Delta and Delta Plus evade the antibody response:
Delta and Delta Plus were less well inhibited (neutralized) by antibodies from infected and vaccinated individuals as compared to the original virus and this likely contributed to the rapid spread of Delta.
It seems to me relatively straightforward that if we would update the vaccine to the spike protein of the delta varient that would help with protecting against it. When talking to people on Facebook I heared strange arguments such as the "vaccine working well" against delta with seems like a really bogus statement given the need for booster shots and many vaccinated spreading the virus. Yes, the vaccine helps but that's no reason not to update it to make it help more.
Can anyone make sense of this?
It looks like for Omicron at least Modena, and possibly Pfizer too, will be working on vaccine updates, according to tweets:
It might be useful to draw up the happy pathway to developing mRNA vaccines against spike proteins, and examining all the issues along the way.
My (very limited). understanding:
So, what are the issues that prevent
Or other things?
On the face of it, it seems almost like a trivial problem... but this is biology, so of course it isn't.
There doesn't seem to be a huge incentive for vaccine companies to go through the pain and expense of developing a new vaccine version, which would only be useful for a few months, and which just displaces sales from its existing vaccine instead of creating new sales.
According to Pfizer, it should take 100 days. If they would have started that when it become clear that Delta will be soon the prevailing variant, we would have had access to the updated vaccine for a few months.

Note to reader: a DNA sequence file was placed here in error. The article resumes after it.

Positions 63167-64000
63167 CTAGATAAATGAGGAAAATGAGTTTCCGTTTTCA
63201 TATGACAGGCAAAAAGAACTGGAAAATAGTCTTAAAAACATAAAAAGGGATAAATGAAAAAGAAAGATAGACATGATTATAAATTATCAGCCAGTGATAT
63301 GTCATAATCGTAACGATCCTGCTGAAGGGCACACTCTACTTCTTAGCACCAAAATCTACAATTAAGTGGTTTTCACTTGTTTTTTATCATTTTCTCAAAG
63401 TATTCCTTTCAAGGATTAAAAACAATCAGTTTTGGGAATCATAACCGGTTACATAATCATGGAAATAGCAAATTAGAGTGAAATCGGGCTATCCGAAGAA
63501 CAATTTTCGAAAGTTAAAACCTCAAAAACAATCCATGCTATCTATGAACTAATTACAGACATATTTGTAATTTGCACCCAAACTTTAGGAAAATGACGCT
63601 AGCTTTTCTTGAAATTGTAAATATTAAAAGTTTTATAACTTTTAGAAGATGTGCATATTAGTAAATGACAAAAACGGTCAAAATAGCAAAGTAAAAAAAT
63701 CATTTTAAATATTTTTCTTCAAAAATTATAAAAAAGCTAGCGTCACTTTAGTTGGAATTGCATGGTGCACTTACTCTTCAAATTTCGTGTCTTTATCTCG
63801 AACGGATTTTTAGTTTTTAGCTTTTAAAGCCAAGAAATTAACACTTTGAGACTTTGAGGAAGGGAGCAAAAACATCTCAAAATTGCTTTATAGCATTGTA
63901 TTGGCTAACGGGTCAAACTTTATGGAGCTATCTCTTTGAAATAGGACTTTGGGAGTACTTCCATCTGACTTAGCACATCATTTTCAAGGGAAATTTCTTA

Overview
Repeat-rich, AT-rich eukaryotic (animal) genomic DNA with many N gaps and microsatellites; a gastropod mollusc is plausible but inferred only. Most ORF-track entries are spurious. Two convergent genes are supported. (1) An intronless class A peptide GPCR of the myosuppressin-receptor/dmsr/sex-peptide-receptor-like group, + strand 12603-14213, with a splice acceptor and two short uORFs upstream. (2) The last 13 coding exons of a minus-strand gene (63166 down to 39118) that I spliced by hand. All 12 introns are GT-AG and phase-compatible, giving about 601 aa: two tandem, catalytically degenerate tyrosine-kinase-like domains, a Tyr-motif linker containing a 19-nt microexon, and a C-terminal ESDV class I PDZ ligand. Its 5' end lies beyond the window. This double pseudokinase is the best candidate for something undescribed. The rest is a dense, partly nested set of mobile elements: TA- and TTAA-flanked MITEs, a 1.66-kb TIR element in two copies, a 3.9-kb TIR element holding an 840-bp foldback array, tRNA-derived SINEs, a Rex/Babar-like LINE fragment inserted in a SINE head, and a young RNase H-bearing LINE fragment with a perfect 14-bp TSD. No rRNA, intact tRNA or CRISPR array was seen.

The best prediction seems to be those new variants will be varients of what's currently the most common variant and thus a vaccine that's updated against delta will be nearer to new variants.
That's an argument why the companies don't want to do it on their own but not one for the lack of political pressure on them. It would be one of the main things a politician like Biden could do to actually fight the pandemic if that would be a political priority.
Trying to push out a revision costs money and doesn't earn any expected money. And everyone knows this is so. Unofficial market collusion regularly manages to solve harder problems; you don't need explicit comms at all.
I'll grant that we'll hear some competitive "ours works better on variant X" marketing but a new even faster approval track would be needed if we really wanted rapid protein updates.
As evhub mentions, the antibodies you make given the first vaccine you're exposed to are what will get manufactured every time you see a similar-enough provocation. It may be impossible to switch the learned immune response without some specially designed "different enough" protein that's hoped to also be protective against the latest variant. I buy the 'original antigenic sin' concept - there has to be a reason we're not naturally immune to flu and corona-colds already after many previous encounters.